Graph
A graph is a mathematical structure consisting of a set of points called VERTICES and
a set (possibly empty) of lines linking some pair of vertices.
It is possible for the edges to oriented; i.e. to be directed edges.
The lines are called EDGES if they are undirected, and or ARCS if they are directed.
Loop and Multiple edges
A loop is an edge that connects a vertex to itself. If a graph has more than
one
edge joining some pair of vertices then these edges are called multiple edges.
Simple Graph
A simple graph is a graph that does not have more than one edge between any
two vertices and no edge starts and ends at the same vertex. In other words a simple graph is
a graph without loops and multiple edges.
Adjacent Vertices
Two vertices are said to be adjacent if there is an edge (arc) connecting them.
Adjacent Edges Adjacent edges are edges that share a common vertex.
Degree of a Vertex
The degree of a vertex is the number of edges incident with that vertex.
Path
A path is a sequence of vertices with the property that each vertex in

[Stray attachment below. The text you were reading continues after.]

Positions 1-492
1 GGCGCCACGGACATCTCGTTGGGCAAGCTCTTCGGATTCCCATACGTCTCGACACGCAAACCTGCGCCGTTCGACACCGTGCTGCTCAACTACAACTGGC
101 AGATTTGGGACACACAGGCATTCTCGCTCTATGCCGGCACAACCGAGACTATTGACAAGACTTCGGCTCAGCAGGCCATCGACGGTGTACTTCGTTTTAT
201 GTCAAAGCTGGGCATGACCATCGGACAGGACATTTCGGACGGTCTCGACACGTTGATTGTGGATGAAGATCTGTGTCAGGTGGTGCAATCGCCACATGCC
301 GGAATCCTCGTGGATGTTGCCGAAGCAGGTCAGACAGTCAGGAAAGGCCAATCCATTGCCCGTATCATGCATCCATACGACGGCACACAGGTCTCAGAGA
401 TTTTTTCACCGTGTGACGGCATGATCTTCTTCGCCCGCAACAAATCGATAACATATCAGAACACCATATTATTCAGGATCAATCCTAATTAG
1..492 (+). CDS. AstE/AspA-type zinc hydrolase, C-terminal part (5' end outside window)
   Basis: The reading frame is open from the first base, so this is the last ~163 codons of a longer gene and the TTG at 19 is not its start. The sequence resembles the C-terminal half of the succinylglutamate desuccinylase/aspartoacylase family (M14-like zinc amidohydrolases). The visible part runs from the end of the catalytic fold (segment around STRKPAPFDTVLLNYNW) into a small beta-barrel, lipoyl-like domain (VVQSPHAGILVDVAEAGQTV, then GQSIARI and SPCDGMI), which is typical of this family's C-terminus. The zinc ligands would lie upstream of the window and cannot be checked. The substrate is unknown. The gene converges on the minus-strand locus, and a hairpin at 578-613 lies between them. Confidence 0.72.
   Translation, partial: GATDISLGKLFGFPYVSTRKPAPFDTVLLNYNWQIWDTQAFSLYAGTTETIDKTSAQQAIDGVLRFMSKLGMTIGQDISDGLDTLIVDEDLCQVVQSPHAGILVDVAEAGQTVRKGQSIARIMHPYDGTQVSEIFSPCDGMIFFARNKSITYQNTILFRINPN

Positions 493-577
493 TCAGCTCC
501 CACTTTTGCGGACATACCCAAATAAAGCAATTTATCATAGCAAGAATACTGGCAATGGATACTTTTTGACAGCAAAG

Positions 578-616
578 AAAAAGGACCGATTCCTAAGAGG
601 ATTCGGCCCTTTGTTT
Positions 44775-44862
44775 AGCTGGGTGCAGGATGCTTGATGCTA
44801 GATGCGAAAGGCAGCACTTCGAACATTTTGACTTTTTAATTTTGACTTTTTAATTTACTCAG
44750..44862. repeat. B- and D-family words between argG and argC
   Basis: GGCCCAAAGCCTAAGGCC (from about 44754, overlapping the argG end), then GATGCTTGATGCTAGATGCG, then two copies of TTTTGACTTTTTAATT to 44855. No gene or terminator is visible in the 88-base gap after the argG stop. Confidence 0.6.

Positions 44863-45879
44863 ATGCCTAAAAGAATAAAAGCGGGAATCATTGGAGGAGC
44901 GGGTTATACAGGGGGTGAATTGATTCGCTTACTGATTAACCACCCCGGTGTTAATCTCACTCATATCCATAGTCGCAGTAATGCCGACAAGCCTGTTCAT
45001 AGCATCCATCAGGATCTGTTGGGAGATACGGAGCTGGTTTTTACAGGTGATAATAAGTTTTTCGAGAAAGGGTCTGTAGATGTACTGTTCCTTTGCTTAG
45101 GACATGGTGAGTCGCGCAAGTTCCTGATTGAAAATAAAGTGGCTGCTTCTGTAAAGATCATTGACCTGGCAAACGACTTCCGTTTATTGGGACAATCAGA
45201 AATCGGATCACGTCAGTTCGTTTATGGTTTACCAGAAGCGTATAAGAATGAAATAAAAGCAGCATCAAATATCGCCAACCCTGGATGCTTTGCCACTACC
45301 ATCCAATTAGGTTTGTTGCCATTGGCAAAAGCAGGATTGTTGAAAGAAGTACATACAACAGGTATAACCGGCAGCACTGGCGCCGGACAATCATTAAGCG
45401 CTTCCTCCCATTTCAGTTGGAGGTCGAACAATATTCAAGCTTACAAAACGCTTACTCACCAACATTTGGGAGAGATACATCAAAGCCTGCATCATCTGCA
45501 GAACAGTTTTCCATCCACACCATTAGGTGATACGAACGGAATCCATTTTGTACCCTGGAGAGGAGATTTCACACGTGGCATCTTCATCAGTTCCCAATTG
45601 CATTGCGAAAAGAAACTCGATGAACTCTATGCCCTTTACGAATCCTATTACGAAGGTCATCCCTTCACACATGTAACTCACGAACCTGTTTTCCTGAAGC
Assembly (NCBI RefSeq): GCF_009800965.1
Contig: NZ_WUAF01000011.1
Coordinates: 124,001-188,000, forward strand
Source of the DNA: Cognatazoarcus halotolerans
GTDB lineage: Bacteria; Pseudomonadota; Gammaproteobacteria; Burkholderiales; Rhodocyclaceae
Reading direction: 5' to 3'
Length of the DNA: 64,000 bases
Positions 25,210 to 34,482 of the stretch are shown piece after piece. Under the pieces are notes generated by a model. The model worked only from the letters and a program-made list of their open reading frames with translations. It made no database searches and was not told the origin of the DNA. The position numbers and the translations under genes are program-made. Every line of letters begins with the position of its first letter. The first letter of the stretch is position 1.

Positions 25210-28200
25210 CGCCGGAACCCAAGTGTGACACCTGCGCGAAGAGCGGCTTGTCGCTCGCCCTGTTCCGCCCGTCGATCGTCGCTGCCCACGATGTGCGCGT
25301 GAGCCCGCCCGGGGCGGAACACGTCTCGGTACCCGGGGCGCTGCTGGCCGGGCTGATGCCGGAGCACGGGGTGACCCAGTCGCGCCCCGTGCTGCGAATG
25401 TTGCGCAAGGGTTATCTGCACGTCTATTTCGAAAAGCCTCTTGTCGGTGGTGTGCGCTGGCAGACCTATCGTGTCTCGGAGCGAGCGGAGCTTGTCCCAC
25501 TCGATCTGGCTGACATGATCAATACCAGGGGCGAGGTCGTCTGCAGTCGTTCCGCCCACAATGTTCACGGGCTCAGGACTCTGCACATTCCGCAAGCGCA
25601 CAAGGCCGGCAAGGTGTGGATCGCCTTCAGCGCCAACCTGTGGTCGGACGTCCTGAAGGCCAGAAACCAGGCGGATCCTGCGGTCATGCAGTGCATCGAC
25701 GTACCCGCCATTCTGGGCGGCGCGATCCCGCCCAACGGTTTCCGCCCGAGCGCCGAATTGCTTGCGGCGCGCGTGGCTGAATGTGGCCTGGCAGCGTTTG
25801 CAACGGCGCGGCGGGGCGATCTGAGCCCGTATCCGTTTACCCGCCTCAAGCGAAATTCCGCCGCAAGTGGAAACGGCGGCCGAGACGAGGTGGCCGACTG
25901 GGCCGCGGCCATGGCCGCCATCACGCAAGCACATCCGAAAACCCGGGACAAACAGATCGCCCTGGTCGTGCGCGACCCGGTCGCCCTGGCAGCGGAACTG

the sequence is adjacent to the vertex next to it. A path that does not repeat
vertices is called a simple path.
Circuit
A circuit is path that begins and ends at the same vertex.
Cycle
A circuit that doesn't repeat vertices is called a cycle.
A Connected Graph
A graph is said to be connected if any two of its vertices are joined by a path. A graph
that is not connected is a disconnected graph. A disconnected graph is made up of connected subgraphs
that are called components.
Bridge
A bridge is an edge whose deletion from a graph increases the number of components in the graph. If a graph was
a connected graph then the removal of a bridge-edge disconnects it.
Euler Path
An Euler path is a path that travels through all edges of a connected graph.
Euler Circuit
An Euler circuit is a circuit that visits all edges of a connected graph.
The Hand Shaking Lemma
The sum of the degrees of all the vertices of a graph is twice the number
of edges in the graph.